During the 18th century if you happened to travel around England, then you will have come across an Alewife, there were several notorious ones such as Mother Louse. In fact, during this era, woman dominated the whole of the brewing industry. Also known as a Brewer or a Brewster, this historical term Alewife was used for all woman who made ale for commercial use.
The term was first seen recorded in 1393 and simply meant a woman who kept ale in her home, and it is now commonly used as a translation when the document is talking about any woman who brewed or sold ale since the beginning of time.
It is strange that in modern times the profession has indeed been taken over completely by males, but the origin of the brewing profession goes as far back as ancient Greece and was in most cases performed by women. In fact, women brewed the majority of ale for both domestic and commercial use in the whole of England. This was before the great plague which caused the black death, after this period then males started to take over the trade.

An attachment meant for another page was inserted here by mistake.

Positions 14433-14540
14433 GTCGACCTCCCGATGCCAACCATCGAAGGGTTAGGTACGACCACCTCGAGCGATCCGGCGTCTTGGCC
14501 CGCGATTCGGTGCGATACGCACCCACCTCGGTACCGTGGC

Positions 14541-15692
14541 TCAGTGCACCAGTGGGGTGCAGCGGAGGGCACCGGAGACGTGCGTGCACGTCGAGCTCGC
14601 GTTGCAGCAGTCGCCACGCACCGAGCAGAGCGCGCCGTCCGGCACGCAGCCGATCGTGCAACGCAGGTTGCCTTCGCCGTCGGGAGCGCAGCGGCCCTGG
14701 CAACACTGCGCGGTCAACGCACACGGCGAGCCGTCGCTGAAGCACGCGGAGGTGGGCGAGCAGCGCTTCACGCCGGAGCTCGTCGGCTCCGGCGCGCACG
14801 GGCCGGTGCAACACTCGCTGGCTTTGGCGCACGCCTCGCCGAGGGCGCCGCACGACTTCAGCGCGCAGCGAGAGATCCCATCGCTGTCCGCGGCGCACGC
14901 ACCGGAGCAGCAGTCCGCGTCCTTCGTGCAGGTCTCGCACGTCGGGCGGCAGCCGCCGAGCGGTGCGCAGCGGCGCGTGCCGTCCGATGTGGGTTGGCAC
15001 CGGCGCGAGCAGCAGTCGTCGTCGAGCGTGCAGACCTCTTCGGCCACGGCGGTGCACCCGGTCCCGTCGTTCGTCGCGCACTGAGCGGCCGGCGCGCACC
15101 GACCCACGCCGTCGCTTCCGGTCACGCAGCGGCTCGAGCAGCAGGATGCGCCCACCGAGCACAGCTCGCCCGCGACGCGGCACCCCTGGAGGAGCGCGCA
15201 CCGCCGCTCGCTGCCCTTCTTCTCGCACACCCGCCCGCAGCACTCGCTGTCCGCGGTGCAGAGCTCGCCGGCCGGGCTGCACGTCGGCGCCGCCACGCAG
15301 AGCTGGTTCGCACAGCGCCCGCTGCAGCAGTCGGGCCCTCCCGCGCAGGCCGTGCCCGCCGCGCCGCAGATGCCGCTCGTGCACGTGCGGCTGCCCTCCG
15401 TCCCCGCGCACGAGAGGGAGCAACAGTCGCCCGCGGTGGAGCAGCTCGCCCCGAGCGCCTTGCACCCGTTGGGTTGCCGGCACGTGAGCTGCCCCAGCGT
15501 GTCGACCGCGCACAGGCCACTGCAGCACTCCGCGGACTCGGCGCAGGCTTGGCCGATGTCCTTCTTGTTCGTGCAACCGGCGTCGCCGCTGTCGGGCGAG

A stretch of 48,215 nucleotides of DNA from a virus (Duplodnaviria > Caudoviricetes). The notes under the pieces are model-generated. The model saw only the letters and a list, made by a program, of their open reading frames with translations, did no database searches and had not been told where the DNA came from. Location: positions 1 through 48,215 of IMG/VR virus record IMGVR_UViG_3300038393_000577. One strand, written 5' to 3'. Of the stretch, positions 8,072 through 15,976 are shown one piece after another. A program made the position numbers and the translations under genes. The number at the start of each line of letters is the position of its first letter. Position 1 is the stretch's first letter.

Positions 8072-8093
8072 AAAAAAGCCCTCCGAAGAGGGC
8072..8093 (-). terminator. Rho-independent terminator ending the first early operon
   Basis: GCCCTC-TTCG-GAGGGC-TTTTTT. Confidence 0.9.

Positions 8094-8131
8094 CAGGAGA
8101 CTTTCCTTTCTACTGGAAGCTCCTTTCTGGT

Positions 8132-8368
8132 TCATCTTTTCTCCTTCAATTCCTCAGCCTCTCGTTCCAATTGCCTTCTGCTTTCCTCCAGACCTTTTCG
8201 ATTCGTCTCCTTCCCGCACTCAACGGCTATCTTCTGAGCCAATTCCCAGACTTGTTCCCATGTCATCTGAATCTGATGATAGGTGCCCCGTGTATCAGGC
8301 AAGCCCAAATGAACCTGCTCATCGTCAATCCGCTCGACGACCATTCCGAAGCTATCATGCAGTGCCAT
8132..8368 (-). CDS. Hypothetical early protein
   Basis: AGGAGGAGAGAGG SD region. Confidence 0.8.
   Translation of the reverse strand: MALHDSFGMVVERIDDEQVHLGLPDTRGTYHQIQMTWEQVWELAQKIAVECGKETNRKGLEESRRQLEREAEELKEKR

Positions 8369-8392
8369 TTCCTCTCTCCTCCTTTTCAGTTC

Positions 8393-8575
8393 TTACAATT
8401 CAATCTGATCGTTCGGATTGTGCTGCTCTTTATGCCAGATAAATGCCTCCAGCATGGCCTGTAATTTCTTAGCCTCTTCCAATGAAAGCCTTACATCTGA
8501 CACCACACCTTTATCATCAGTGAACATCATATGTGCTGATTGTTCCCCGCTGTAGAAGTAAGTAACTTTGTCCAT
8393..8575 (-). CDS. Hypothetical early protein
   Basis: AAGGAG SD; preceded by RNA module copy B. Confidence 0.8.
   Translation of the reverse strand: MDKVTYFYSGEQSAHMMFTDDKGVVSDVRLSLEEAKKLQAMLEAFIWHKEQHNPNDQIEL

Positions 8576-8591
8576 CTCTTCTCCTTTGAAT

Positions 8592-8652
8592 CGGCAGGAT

During medieval times, without any modern refrigerating, ale would go sour after a few days. This mean consumption was very high, historians believe it was in the realm of a gallon per person per day. Because in England, it was the most affordable and clean beverage readily available. In most cases, due to the brewing, ale was safer to drink than water.
Historians believe the female domination of the trade, would have been down to it being a craft that could be learned and passed down by family knowledge. It did not require any need of going to a school and becoming a specialist, which was still very difficult to do at the time. And as a trade in medieval Europe, if you were known Alewife, then it could be a very lucrative and successful career for you! Essentially because it was a very stable profession: everyone wanted to drink ale!